Protons may have more “charm” than we thought, according to new research.
A proton is one of the subatomic particles that make up the nucleus of an atom. As small as protons are, they are made up of even smaller particles elementary particles known as quarks, which come in a variety of “flavors” or types: high, low, strange, charm, low, and high. Typically, a proton is thought to be made up of two up quarks and one down quark.
But a new study reveals that it’s more complicated than that. Protons can also contain a charmed quark, an elementary particle that is 1.5 times the mass of the proton itself. Even stranger, when the proton contains the charm quark, the heavy particle still only carries about half the mass of the proton.
Discovery boils down to the probabilistic world of quantum physics. Although the charm quark is heavy, the probability of it appearing in a proton is quite low, so the high mass and low probability cancel each other out. In other words, the total mass of the charmed quark is not absorbed by the proton, even if the charmed quark is there, Science News reported.
Although protons are fundamental to the structure of atoms – which constitute all matter – they are also very complicated. Physicists don’t really know the basic structure of protons. Quantum physics argues that beyond the up and down quarks known to be present, other quarks might appear in protons from time to time, Stefano Forte, a physicist at the University of Milan, told the podcast Nature briefing (opens in a new tab). Forte was co-author of the new paper showing evidence for the charm quark in protons, published in the journal Nature (opens in a new tab) August 17.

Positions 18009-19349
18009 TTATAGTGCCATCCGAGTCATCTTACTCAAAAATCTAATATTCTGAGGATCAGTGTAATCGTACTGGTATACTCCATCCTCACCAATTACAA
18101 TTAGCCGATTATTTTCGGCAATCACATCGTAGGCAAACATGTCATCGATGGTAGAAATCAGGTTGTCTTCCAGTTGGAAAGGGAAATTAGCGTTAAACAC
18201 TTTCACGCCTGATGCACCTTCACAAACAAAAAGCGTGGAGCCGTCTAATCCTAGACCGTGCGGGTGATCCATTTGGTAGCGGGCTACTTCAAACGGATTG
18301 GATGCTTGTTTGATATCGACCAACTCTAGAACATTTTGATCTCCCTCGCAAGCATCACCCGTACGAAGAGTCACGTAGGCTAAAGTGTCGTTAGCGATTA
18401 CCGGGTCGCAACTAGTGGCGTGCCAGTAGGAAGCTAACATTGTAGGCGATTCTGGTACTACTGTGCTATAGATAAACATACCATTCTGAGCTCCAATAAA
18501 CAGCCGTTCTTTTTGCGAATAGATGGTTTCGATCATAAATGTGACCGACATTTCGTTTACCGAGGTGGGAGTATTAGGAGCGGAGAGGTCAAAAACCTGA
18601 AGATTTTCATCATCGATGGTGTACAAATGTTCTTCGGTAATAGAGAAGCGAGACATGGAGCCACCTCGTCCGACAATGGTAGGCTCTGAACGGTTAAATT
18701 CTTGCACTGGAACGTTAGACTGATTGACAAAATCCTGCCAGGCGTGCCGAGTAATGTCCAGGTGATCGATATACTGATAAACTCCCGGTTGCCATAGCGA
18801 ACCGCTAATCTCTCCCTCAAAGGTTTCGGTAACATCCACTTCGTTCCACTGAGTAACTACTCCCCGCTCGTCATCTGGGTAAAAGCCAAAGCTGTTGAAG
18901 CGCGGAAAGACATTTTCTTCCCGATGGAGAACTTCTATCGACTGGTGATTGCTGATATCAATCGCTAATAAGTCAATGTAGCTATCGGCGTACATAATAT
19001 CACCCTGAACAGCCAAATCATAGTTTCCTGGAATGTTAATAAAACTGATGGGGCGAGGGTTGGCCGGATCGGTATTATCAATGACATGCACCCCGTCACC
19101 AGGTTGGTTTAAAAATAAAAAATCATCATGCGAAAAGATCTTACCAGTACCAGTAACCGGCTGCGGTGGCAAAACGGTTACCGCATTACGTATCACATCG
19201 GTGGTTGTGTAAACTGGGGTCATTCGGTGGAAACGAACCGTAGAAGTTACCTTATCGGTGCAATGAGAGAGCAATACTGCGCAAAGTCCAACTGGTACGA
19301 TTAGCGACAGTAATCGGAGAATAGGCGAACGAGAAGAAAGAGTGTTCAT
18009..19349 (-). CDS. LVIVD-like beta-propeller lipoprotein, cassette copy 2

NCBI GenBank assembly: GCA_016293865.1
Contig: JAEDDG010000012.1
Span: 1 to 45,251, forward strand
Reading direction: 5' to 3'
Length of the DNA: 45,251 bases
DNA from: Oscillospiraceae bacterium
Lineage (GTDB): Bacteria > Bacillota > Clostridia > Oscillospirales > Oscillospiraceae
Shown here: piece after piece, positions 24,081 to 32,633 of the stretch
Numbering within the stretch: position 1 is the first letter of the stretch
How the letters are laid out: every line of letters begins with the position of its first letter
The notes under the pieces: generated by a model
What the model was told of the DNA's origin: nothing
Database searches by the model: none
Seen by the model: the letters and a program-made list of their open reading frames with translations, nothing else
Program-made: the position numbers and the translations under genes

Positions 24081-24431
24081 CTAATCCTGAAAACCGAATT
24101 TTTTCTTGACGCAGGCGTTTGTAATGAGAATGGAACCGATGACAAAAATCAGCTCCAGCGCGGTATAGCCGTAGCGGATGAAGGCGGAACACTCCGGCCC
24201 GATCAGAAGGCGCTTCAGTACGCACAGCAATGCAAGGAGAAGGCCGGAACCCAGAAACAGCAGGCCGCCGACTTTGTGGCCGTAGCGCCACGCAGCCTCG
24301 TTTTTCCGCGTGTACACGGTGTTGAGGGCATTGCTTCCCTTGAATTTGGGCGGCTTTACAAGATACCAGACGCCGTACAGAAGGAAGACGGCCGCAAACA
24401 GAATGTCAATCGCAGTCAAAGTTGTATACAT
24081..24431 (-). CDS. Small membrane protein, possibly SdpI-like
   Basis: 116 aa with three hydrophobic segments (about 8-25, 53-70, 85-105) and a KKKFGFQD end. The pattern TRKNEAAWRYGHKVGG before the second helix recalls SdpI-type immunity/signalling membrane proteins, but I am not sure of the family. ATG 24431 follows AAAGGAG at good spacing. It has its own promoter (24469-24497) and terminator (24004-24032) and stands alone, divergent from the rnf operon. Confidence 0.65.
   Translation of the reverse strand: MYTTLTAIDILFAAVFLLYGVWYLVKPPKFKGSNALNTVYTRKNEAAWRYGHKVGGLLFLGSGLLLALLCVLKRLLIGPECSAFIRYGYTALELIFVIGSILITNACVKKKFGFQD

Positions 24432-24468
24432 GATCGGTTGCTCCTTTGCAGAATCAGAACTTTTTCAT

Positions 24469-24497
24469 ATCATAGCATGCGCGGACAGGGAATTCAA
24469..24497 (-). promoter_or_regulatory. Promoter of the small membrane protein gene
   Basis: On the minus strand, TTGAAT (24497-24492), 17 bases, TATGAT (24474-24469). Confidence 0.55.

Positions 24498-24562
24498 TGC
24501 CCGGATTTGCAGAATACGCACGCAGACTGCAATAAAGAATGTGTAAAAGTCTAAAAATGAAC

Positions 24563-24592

There are six types of quarks. Three are heavier than protons and three are lighter than protons. The charmed quark being the lightest of the heavy lot, the researchers wanted to start with this one to find out if a proton could contain a quark heavier than it. They did this by taking a new approach to 35 years of particle destruction data.
Related: Why physicists are interested in the mysterious quirks of the biggest quark
To learn more about the structure of subatomic and elementary particles, researchers launch particles against each other at lightning speeds in particle accelerators such as the Large Hadron Collider, the largest atom destroyer in the world, located near Geneva. Scientists from the nonprofit NNPDF Collaboration have collected this particle data dating back to the 1980s, including examples of experiments in which photonselectrons, muons, neutrinos and even other protons crashed into protons. By examining the debris from these collisions, researchers can reconstruct the original state of the particles.
In the new study, the scientists fed all of this collision data to a machine learning algorithm designed to search for patterns without any preconceived idea of what the structures would look like. The algorithm returned possible structures and the probability that they actually exist.
The study revealed a “small but not negligible” chance of finding a charm quark, Forte told Nature Briefing. The level of evidence was not high enough for the researchers to declare the undeniable discovery of the charm quark in protons, but the results are the “first hard evidence” that it may be there, Forte said.
The structure of the proton is important, Forte said, because to discover new elementary particles, physicists will need to uncover tiny differences between what theories suggest and what is actually observed. This requires extremely precise measurements of subatomic structures.
For now, physicists still need more data on the elusive “charm” within a proton. Future experiments, such as the planned electron-ion collider at Brookhaven National Laboratory in Upton, New York, could help, Tim Hobbs, theoretical physicist at Fermilab in Batavia, Illinois, told Science News.
Originally posted on Live Science.